The Ronald McDonald House’s proximity to the hospital reduces the burdens on parents caring for very sick children from shuttling back and forth — sometimes over long distances — from hospitals to hotel rooms. “We make them as close as they can be to the hospital while taking care of them at the same time,” says Jeremy Evans, executive director of the Ronald McDonald House Charities of the Ohio Valley.
There are no plans to add on to the Ronald McDonald House building. Yet the Ronald McDonald House Charities are focused on future sustainability. One plan in the works is to bring the philosophies of the Ronald McDonald Family Room — a place for families to rest and regroup — into the waiting rooms of local regional hospitals.
Evans adds there are more than 300 Ronald McDonald Houses around the world. The local house receives about 20 percent of its revenue every year from the canister programs at McDonald’s stores in its 39-member McDonald’s Owner-Operator Cooperative extending from Fairfield, Ill., to Owensboro, Ky. Other revenue comes from events like golf outings and the Lights of Love Christmas campaign. The charity also is starting to again hand out grants. That’s what it did before there was a Ronald McDonald House.
“It’s the kind of mission that a lot of people can get behind,” Evans says. “By providing a place to stay and taking care of our families’ personal daily stresses, we empower them to take care of their kids.”
For more information about the Ronald McDonald House, call 812-402-7642 or visit rmhevansville.org.
Lighting Up the Night
The twinkling light displays of Ritzy’s Fantasy of Lights has Garvin Park glowing for the 20th year this holiday season. Yet there is more than meets the eye to this Tri-State holiday tradition, as the true meaning of the Fantasy of Lights is below the surface. Posey County, Ind., resident Chris Thorsen, 58, is the training director for the Joint Apprenticeship Training Committee and is one of the hundreds of volunteers who work diligently to make the annual tradition come to life each year.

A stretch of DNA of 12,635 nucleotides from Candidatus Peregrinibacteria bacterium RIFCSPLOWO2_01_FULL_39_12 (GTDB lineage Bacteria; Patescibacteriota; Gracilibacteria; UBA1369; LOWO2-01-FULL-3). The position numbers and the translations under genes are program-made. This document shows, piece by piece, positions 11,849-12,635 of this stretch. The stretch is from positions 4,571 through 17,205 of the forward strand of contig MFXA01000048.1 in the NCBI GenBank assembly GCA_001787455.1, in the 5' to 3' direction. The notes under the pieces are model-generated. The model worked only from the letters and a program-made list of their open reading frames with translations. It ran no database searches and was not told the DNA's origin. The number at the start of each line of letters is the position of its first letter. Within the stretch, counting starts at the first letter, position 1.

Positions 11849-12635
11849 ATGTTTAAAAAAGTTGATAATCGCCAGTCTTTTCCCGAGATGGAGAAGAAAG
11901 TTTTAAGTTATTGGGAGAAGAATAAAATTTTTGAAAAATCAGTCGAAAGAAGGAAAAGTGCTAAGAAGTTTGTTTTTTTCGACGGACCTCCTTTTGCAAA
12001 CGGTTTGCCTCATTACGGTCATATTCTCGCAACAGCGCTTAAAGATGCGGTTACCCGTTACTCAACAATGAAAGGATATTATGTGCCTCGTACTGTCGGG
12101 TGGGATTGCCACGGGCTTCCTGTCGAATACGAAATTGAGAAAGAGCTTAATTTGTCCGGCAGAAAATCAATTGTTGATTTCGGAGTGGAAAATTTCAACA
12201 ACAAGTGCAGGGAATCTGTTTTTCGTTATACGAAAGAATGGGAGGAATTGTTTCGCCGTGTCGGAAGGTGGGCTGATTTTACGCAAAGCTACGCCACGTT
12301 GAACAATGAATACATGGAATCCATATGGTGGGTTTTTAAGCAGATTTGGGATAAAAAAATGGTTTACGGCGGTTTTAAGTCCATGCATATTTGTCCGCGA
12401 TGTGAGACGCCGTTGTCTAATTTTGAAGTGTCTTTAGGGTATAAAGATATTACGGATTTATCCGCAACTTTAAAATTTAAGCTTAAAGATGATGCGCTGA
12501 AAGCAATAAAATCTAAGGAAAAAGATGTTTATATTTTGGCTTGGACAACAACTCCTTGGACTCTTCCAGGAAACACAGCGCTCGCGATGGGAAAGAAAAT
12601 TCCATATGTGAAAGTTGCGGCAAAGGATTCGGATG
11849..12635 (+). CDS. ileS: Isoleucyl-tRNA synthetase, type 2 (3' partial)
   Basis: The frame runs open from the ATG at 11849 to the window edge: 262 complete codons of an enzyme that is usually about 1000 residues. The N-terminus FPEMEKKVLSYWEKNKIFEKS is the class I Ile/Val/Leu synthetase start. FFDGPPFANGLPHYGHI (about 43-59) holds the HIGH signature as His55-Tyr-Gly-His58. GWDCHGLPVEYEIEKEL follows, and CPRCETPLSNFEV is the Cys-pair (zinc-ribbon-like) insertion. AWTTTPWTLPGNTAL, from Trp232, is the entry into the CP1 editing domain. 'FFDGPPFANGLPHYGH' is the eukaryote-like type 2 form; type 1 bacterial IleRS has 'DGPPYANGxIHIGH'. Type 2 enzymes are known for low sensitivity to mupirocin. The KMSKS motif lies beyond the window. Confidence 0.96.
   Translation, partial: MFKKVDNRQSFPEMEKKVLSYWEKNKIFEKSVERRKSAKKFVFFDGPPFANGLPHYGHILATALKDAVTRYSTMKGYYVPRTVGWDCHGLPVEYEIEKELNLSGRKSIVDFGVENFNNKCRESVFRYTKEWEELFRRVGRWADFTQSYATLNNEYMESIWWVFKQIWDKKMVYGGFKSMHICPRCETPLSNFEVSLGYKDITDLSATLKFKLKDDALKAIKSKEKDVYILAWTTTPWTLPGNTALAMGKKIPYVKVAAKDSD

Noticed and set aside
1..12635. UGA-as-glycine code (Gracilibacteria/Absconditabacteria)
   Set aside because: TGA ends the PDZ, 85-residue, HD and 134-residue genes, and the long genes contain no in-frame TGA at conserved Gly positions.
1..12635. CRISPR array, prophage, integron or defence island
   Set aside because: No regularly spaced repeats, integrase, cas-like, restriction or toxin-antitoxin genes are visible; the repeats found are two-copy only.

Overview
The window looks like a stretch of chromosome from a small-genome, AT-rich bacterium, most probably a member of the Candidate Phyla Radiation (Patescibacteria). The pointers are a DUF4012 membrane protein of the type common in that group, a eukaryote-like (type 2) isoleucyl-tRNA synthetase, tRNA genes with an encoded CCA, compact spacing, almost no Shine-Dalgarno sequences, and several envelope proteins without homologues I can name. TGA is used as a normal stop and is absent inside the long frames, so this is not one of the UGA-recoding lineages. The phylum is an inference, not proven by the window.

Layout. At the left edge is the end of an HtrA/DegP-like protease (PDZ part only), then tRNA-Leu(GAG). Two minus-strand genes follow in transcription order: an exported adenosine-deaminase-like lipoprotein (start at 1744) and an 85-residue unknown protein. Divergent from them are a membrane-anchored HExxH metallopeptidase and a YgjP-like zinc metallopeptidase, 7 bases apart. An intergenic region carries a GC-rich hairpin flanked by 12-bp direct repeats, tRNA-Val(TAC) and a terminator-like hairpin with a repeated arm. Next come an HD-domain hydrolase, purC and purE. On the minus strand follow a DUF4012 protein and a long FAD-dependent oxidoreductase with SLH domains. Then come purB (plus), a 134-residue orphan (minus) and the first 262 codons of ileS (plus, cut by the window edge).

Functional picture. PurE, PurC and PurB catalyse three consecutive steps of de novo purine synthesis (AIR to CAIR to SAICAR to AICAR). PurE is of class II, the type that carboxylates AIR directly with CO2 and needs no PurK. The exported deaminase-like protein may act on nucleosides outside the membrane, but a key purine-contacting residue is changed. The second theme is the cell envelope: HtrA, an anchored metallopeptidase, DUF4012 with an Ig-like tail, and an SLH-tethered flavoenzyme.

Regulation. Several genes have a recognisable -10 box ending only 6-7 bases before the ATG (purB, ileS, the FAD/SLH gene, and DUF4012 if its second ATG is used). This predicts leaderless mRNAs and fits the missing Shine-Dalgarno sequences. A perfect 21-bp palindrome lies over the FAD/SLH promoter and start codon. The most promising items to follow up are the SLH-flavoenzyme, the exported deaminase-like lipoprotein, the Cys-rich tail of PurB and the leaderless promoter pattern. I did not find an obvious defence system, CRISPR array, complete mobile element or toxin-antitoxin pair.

The drive-through winter light show, open from Thanksgiving to New Year’s Day, has grown into one of Easter Seals’ top fund-raising events. In its 19 years, the event raised more than $2.5 million to underwrite almost 83,000 therapy sessions for Tri-State adults and children with disabilities at the Easter Seals Rehabilitation Center.
It takes more than 1,000 hours to assemble what has grown to 62 light displays in the park. This year, the marathon set-up day for members of the Joint Apprenticeship Training Committee, the International Brotherhood of Electrical Workers Local No. 16, the Southern Indiana Chapter of the National Electrical Contractors Association, Teamsters Local No. 215, and others, was on Saturday, Nov. 9.
The work did not end there, however, as the logistics of finalizing the electrical details continued until the opening day. Moving from one display to the next, volunteers precisely positioned all pieces, staking them into the ground and wiring each strand of lights into the circuits that were strategically placed throughout the park.
“We sweat right down to the time the switch is flipped,” Thorsen says. Throughout the holiday season, electricians continue to volunteer their time on site to ensure each display is up and running.
Thorsen has volunteered since the first year the Fantasy of Lights took place, and he has seen its impact on Easter Seals. “My kids and grandkids are healthy, and I feel blessed,” Thorsen says, close to tears. “If we can help those kids who are not, it is very satisfying.” Tom Millay, executive director of the Southern Indiana Chapter for the National Electrical Contractors Association, has worked with Ritzy’s Fantasy of Lights for 11 years and says all the involved entities are community minded. “The benefit that comes out of this for Easter Seals is huge,” Millay says.
“We are really just so fortunate that businesses and volunteers still support it after all this time, and we try to make it a little different and something new every year,” adds Pam Kirk, the director of marketing and customer relations for Easter Seals.
For more information, call 812-437-2627 or visit www.eastersealsswindiana.com. Ticket costs per vehicle are $7 for up to six people, $10 for 7-14 people, and $25 for 15 people or more.